PR 01120.037 North Dakota

A. PR 01-094 Retroactive Effect of Grandparent DNA Testing to Establish Paternity in North Dakota

DATE: November 29, 2000

1. SYLLABUS

After the NH's death, based on genetic testing of the NH's parents* indicating a 99.83 percent probability that they were the child's paternal grandparents, a North Dakota District Court issued an order finding that the NH was the child's father, and ordered the BC to be amended accordingly. Based on the court's order and the pertinent North Dakota statutes, the child's status as child of the NH dates back to her birth. The Long Beach Genetics, Inc., laboratory is properly accredited for paternity testing and the test results may be accepted as reliable.

*Note: Although the NH had three living brothers, there was no reason to believe that any of them might have fathered the child.

2. OPINION

You have requested our opinion as to when Tamika M. N~ (Tamika) acquired the status of being the "child" of deceased number holder (NH) Greg K. R~, SSN ~, for purposes of an award of child's insurance and lump-sum death benefits under Title II of the Social Security Act. For the reasons stated below, we believe Tamika would be considered the NH's child as of the date of her birth.

Facts. Based on your memorandum and the copies of documents you have provided, we find the relevant facts of this matter to be as follows. The NH died on August 10, 1999, while domiciled in North Dakota. Subsequently, on January 16, 2000, Tamika was born to Carrie A. N~ (Carrie), who was unmarried. The original birth certificate did not name a father.

In March 2000, the North Dakota Child Support Enforcement Division began actions to determine paternity of Tamika. The NH's parents, Sharon M. and Larry L. R~, voluntarily submitted samples. The Long Beach Genetics, Inc., laboratory testing report dated April 20, 2000, indicated a 99.83 percent probability the NH's parents, Sharon and Larry R~, were the paternal grandparents of Tamika. Although the NH had three living brothers, Carrie never dated them. Based on the test results, the District Court in Stutsman County, North Dakota, issued a "Findings of Fact, Conclusions of Law and Order for Judgment" on July 6, 2000, finding that the NH was Tamika's father and ordered the amendment of the birth certificate to show such. The birth certificate was amended per the court's order on July 10, 2000.

Discussion. As pertinent here, section 216(h)(2)(A) of the Social Security Act, 42 U.S.C. § 416(h) (2)(A), provides that an applicant for child's insurance benefits will be deemed a child of the deceased wage earner if she would be entitled to inherit under the intestacy laws of the state in which the wage earner was domiciled at the time of his death. Since the NH was living in North Dakota when he died, on August 10, 1999, North Dakota intestacy law applies.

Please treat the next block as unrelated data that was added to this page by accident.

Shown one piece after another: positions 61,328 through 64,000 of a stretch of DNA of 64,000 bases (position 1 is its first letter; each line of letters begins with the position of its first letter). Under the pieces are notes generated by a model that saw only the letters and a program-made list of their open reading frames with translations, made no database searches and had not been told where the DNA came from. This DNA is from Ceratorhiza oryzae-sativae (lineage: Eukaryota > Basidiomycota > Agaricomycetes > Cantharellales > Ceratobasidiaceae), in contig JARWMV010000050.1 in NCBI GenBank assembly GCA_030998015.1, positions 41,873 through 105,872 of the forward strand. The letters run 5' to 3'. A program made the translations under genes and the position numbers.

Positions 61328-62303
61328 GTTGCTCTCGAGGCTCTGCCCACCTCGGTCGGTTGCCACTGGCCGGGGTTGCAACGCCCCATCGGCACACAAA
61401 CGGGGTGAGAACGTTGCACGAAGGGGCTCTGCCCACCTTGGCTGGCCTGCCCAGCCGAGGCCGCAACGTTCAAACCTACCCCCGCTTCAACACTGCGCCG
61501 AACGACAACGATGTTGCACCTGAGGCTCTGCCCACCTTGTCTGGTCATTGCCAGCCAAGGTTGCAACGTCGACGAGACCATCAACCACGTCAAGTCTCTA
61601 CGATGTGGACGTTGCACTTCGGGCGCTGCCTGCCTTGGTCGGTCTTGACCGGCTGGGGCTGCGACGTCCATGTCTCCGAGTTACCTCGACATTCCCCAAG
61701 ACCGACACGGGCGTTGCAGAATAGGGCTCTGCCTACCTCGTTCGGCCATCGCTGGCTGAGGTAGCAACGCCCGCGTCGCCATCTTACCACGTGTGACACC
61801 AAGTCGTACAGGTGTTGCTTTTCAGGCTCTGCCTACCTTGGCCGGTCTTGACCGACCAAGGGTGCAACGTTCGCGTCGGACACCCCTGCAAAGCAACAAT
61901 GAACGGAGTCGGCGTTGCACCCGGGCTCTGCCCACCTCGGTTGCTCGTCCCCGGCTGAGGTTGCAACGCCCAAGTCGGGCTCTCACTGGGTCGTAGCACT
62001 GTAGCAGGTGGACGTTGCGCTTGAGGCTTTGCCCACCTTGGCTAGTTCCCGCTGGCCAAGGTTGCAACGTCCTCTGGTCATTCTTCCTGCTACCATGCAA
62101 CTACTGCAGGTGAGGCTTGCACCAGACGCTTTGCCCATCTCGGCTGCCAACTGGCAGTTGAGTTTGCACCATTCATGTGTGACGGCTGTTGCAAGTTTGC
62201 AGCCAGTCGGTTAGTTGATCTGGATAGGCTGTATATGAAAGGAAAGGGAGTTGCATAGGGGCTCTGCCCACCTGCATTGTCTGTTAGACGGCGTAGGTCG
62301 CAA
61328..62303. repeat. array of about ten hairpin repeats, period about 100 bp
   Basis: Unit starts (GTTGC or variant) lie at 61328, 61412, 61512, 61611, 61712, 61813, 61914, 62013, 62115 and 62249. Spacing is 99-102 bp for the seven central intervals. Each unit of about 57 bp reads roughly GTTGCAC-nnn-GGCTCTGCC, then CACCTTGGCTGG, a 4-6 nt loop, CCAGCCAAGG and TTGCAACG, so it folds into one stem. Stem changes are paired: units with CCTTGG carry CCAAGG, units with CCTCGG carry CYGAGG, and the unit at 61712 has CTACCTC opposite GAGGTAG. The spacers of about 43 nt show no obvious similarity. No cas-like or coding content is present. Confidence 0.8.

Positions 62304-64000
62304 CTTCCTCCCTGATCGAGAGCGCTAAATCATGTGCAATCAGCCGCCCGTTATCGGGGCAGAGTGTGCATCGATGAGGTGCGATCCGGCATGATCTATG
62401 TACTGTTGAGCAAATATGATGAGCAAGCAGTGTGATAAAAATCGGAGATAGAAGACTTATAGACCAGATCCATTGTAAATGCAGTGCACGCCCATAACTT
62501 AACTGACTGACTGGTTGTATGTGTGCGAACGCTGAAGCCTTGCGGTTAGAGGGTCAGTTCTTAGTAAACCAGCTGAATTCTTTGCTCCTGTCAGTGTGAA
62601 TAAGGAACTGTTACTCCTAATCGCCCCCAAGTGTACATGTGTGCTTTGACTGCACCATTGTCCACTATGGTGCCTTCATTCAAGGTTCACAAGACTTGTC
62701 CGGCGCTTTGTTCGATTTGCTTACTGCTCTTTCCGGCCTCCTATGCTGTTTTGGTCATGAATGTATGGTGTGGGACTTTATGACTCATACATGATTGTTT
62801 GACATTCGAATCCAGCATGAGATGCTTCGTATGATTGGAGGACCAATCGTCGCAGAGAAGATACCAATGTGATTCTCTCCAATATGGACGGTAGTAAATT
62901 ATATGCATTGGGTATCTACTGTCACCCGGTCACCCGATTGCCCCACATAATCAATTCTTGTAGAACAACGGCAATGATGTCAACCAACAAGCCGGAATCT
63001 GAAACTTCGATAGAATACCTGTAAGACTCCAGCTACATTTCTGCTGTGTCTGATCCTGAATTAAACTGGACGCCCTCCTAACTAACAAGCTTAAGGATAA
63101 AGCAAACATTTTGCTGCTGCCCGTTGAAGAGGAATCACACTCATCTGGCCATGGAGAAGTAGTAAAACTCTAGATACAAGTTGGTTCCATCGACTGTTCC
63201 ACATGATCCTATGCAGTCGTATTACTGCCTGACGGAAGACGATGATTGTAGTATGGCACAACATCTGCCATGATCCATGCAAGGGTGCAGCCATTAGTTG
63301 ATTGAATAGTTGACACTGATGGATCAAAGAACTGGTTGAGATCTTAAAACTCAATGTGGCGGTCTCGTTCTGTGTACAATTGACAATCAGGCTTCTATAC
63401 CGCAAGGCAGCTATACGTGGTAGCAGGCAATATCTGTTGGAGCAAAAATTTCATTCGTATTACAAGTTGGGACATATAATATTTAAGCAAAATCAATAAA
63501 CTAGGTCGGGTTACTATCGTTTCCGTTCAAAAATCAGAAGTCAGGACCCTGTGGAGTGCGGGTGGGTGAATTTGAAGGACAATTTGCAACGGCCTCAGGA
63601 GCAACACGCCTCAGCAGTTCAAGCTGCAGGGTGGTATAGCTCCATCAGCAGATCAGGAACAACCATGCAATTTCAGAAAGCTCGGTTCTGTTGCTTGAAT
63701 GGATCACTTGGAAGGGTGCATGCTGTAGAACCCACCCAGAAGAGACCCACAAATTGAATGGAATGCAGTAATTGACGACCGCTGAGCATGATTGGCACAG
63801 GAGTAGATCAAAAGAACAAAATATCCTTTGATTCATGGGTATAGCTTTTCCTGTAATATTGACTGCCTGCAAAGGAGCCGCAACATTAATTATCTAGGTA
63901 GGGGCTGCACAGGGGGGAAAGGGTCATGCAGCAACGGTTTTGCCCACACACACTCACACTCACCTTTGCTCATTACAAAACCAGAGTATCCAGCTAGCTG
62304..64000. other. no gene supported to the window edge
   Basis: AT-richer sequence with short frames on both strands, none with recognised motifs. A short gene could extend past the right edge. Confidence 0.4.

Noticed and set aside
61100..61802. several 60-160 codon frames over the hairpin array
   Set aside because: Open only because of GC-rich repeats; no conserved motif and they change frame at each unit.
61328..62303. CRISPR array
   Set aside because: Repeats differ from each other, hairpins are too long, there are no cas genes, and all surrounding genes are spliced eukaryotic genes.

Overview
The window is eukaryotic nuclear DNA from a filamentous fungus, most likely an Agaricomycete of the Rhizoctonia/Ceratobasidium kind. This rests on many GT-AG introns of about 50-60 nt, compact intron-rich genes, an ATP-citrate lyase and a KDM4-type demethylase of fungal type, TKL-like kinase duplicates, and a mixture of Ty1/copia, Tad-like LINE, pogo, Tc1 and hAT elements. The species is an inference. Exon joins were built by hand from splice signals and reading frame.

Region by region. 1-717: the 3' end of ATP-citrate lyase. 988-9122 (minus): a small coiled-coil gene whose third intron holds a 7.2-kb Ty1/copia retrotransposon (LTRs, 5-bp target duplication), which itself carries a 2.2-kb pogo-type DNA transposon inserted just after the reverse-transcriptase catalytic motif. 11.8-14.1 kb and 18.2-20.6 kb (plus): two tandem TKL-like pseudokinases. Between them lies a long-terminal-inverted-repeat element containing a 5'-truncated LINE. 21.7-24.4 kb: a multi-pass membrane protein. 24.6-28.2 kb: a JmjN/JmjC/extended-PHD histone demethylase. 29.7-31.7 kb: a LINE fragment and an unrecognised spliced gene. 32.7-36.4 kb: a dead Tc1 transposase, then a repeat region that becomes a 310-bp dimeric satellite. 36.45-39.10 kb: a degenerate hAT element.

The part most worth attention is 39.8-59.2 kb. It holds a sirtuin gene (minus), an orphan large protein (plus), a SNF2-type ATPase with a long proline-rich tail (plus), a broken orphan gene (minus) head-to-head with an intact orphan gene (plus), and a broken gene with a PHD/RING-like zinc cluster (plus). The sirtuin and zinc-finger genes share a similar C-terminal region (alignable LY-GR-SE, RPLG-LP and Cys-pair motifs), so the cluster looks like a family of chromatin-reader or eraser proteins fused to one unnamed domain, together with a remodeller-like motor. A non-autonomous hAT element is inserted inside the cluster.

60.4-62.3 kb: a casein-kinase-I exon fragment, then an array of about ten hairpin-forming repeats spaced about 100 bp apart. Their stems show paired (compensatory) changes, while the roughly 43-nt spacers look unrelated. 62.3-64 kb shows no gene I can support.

North Dakota law of intestate succession provides that "an individual is the child of its natural parents regardless of the marital status of its parents. The parent and child relationship may be established under [the Uniform Parentage Act, chapters 14-17 of title 14, N.D. Cent. Code (1999)]." N.D. Cent. Code (N.D.C.C.) § 30.1-04-09(3). Under N.D.C.C. § 14-17-14(1), an "order of the court determining the existence or nonexistence of the parent and child relationship is determinative for all purposes." Thus, apparently the testing of NH's parents to establish paternity is sufficient because the Stutsman County District Court relied on such testing in determining the paternity of Tamika. Paragraph 2 of N.D.C.C. § 14-17-14 states that if the court's order varies from the child's birth certificate, "the court shall order that an amended birth registration be made under section 14-17-22," as was done here. In addition, "[t]he fact that the father and child relationship was declared after the child's birth may not be ascertainable from the amended birth registration . . . ." N.D.C.C. § 14-17-22(2). Thus, Tamika should be considered the NH's child as of the date of her birth.

In sum, based on the court's order regarding Tamika's paternity and the above-described statutes, we conclude that Tamika's status as the child of the NH dates back to her birth on January 16, 2000, even though the actual paternity determination was not made until April 20, 2000, and the court entered an order of paternity on July 6, 2000.